Leaders of Israel's two largest political parties are locked in a battle for power after a tight election result.
Israeli Foreign Minister Tzipi Livni and hawkish ex-premier Benjamin Netanyahu have opened talks with potential coalition partners.
Ms Livni's centrist Kadima party won 28 seats in the 120-member parliament, just one ahead of Mr Netanyahu's Likud party, leaving the country facing political uncertainty.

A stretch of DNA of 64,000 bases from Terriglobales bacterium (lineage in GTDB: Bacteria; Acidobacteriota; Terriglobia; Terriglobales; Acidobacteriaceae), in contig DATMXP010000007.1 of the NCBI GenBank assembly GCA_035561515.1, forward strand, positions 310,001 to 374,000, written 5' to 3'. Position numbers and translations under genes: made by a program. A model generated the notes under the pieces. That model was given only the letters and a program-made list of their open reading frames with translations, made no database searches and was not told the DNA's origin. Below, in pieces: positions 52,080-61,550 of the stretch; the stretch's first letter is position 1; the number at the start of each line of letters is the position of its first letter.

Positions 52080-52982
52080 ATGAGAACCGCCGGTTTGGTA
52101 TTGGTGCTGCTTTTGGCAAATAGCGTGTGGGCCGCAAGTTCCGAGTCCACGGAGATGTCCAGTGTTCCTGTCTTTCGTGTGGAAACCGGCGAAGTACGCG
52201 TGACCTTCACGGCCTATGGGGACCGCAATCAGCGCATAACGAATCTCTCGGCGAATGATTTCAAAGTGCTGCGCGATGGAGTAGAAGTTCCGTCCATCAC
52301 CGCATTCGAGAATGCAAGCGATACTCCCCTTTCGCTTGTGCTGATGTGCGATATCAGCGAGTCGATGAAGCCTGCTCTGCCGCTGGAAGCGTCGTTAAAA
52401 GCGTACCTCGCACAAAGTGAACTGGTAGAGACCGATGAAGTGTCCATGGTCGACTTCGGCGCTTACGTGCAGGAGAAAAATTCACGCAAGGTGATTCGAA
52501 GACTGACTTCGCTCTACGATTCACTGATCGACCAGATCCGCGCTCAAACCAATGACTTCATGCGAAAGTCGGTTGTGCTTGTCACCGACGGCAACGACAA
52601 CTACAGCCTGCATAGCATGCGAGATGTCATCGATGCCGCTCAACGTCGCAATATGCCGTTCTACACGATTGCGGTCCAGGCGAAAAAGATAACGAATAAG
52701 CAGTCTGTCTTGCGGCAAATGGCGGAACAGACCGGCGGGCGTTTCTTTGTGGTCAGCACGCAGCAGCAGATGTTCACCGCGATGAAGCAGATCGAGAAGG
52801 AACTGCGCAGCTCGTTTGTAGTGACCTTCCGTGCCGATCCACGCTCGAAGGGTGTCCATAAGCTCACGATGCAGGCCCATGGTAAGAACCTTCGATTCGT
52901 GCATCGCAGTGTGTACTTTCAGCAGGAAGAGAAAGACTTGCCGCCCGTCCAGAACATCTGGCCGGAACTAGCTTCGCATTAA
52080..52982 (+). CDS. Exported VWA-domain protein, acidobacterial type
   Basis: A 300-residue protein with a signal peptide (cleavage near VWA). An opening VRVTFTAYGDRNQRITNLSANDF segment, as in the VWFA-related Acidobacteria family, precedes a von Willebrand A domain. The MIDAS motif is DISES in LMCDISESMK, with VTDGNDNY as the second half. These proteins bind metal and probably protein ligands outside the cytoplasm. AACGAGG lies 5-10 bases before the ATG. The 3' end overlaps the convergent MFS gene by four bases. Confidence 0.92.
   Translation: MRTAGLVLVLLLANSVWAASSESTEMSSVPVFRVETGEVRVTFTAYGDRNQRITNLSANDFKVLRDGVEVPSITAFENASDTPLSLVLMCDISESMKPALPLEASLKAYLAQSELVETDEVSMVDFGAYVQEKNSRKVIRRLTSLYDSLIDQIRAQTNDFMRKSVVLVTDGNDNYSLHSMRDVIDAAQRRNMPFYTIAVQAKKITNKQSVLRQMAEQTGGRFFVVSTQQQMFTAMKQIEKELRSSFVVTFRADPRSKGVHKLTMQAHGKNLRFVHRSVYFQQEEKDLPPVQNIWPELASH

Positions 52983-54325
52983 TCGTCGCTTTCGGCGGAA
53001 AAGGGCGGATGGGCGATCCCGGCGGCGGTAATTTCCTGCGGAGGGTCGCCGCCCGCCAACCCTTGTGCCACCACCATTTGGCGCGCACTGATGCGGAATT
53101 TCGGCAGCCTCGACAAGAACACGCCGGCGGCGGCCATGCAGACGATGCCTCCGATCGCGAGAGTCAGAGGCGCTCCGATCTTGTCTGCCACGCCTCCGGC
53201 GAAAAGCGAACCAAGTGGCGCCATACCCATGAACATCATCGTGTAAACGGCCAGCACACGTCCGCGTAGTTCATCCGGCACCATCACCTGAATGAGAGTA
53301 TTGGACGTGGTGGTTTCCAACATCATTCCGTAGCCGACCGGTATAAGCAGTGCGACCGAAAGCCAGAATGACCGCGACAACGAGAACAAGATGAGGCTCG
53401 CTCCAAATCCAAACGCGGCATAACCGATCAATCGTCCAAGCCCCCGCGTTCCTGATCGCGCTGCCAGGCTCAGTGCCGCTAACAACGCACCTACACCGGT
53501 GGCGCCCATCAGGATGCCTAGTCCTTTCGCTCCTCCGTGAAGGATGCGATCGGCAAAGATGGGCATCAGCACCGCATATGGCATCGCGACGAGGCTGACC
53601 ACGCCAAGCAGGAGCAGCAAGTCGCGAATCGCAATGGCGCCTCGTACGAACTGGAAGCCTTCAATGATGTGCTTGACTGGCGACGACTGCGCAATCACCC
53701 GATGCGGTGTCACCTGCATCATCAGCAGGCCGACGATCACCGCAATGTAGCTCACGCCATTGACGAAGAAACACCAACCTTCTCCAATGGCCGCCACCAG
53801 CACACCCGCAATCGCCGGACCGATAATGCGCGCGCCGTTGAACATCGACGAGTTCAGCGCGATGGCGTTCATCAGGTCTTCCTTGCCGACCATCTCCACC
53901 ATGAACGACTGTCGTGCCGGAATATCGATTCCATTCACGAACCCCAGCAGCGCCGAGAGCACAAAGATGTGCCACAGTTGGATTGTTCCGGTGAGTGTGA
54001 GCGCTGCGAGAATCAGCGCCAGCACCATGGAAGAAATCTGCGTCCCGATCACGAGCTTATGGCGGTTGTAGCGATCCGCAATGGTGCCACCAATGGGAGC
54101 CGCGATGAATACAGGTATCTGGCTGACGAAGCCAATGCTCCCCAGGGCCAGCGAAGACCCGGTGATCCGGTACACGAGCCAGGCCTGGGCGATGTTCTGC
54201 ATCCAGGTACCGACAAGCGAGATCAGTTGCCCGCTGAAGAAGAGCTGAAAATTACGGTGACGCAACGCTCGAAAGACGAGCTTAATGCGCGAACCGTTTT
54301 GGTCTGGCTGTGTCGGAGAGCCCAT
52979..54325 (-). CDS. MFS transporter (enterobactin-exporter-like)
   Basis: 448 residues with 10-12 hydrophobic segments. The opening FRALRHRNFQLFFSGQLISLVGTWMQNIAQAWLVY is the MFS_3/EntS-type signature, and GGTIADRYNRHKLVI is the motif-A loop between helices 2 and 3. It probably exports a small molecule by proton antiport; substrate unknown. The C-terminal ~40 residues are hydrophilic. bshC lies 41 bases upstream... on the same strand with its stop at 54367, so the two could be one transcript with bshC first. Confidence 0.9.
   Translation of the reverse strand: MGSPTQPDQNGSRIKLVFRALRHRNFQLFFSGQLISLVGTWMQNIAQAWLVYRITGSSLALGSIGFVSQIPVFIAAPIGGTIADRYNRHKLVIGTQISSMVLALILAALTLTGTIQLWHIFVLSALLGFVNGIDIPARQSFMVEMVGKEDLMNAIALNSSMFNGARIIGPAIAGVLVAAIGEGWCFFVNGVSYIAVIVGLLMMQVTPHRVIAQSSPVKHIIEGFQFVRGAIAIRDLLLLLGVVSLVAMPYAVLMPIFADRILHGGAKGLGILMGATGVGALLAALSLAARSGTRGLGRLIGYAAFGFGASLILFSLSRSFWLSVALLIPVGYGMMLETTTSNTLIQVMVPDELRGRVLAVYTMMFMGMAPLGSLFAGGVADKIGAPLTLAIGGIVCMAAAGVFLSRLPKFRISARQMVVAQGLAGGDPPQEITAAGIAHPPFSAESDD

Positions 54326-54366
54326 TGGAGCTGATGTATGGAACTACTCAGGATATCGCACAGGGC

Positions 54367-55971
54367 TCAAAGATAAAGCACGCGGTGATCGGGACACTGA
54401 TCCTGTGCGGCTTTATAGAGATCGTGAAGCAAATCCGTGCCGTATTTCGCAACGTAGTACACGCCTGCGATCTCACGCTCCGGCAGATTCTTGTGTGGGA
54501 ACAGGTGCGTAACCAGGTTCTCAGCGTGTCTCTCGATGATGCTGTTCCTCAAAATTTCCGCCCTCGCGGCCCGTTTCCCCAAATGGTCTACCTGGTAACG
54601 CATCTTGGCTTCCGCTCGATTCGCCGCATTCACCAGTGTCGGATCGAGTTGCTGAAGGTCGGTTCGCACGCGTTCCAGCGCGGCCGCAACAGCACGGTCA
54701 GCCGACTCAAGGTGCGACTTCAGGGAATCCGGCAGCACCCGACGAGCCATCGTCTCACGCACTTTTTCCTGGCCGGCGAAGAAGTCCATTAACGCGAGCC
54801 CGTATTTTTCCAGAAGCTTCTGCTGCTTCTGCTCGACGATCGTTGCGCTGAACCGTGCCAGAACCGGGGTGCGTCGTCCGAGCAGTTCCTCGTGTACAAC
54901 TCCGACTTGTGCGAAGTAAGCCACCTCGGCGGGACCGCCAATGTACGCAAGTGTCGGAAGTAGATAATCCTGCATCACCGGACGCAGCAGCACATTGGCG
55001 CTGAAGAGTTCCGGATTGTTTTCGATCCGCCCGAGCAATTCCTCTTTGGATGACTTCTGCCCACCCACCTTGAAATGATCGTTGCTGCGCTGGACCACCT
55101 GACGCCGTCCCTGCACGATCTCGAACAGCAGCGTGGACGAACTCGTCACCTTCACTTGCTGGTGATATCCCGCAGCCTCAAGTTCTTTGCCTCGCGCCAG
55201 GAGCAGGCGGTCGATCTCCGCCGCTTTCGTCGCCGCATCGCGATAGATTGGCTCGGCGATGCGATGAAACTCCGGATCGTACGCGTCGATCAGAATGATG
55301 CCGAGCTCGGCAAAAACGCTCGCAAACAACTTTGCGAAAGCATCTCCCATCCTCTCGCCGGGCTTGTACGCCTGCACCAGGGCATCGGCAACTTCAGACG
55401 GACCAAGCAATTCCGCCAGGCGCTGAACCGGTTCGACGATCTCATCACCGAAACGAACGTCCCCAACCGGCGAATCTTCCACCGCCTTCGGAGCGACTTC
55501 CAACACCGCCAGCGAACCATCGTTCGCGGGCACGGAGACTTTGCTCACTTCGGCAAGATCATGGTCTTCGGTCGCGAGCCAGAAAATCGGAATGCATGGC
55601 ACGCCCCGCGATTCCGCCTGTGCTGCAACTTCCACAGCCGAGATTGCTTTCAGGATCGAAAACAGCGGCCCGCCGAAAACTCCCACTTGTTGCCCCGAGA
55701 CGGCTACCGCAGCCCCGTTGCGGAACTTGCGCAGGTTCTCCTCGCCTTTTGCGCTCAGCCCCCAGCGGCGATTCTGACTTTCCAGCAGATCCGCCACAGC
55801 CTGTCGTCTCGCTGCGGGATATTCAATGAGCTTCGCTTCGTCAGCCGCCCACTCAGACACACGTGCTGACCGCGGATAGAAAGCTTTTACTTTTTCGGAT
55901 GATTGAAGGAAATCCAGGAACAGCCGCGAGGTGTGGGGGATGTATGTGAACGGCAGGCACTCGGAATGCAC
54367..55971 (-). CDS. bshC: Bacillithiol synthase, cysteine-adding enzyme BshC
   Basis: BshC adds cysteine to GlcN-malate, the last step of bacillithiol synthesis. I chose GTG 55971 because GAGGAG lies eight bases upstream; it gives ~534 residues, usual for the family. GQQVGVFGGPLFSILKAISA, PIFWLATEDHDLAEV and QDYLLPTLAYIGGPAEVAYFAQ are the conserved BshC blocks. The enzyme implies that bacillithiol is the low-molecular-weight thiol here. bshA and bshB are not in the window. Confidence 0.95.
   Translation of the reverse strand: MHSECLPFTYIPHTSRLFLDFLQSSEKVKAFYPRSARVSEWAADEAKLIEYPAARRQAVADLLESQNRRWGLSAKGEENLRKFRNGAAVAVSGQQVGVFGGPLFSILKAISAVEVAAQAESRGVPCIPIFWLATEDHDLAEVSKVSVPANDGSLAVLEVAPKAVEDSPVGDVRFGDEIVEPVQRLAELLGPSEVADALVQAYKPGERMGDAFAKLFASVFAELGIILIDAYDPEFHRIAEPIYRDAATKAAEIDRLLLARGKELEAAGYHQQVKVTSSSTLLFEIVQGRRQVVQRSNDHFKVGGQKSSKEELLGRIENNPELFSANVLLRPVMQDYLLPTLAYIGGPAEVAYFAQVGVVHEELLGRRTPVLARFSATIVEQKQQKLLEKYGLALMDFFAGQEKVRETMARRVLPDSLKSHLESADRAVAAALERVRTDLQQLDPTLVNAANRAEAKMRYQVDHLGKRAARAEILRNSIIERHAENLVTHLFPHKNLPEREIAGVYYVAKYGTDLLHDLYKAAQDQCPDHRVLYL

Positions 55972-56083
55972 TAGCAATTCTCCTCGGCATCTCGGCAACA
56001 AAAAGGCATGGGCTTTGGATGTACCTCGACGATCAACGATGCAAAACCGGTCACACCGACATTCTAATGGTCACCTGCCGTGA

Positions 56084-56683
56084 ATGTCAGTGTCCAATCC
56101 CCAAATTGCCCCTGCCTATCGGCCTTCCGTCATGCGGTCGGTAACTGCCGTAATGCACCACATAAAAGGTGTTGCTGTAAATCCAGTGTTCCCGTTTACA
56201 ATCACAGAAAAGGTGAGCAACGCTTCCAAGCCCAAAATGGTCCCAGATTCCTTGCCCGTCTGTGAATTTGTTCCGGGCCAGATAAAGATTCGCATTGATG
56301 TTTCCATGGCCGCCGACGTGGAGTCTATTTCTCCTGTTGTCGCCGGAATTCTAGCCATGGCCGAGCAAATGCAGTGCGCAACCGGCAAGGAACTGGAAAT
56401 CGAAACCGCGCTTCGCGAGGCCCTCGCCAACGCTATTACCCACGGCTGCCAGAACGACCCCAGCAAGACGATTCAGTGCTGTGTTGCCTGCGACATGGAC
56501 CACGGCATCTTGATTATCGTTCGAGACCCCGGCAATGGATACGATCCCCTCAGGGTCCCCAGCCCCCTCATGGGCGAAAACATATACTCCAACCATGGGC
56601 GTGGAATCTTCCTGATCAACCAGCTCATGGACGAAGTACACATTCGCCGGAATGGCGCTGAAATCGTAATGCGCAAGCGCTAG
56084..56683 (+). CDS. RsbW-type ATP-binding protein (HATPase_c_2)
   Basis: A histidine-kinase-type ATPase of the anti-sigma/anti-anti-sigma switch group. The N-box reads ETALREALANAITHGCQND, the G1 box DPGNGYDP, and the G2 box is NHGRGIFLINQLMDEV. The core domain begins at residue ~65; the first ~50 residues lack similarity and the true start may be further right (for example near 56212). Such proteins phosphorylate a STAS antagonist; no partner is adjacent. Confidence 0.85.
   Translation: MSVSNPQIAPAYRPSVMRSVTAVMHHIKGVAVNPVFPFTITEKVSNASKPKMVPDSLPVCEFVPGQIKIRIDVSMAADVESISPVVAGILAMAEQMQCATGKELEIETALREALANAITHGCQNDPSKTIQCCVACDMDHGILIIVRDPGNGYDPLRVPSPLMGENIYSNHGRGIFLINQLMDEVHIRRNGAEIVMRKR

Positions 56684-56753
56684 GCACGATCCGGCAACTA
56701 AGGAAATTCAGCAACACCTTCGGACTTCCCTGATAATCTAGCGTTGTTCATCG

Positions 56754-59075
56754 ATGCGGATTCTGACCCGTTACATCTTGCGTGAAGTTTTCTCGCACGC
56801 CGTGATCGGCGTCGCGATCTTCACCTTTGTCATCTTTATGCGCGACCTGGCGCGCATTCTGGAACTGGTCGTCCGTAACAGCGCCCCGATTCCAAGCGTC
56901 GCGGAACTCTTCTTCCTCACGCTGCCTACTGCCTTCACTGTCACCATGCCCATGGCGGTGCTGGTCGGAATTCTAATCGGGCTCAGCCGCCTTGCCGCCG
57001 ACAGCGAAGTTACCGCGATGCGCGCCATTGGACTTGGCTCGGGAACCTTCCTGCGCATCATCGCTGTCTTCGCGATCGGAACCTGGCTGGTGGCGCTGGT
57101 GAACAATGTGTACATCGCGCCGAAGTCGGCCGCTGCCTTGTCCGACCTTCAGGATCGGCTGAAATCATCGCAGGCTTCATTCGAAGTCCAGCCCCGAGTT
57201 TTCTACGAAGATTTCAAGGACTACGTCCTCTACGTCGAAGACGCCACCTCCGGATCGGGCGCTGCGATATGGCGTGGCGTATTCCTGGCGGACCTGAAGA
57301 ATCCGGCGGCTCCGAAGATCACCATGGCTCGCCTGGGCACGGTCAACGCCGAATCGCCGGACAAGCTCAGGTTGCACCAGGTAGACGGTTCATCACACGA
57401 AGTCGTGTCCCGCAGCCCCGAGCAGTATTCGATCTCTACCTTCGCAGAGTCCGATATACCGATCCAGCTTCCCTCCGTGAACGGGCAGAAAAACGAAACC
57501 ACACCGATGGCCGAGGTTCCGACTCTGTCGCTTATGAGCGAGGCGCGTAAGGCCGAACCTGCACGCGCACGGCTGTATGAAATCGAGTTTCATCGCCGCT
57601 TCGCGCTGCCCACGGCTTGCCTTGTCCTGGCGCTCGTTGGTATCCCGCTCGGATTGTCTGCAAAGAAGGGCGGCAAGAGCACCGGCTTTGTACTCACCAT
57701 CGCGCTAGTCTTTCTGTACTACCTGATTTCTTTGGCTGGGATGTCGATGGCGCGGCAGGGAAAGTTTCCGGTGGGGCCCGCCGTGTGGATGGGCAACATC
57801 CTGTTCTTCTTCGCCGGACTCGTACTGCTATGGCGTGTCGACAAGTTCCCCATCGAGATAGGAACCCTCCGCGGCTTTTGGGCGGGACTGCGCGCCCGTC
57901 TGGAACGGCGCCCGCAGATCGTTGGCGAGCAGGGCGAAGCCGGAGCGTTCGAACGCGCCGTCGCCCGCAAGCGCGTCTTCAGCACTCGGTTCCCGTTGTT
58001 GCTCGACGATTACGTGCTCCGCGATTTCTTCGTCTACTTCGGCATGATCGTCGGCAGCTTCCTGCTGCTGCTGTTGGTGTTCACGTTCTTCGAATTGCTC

Israeli President Shimon Peres must now decide whether to call on Ms Livni or Mr Netanyahu, who then has 42 days to form a government.
An official election tally is due out by 18 February after which the president would have a week to make his nomination.
The far-right Yisrael Beiteinu party, which surged to third place in the ballot with its demand to test the loyalties of Israeli Arabs, emerged as a potential kingmaker.
Its leader Avigdor Lieberman met both the Kadima and Likud leaders on Wednesday, appearing to favour Mr Netanyahu, though he deferred any decision. Another linchpin party, the conservative Shas, held it own talks with the Likud.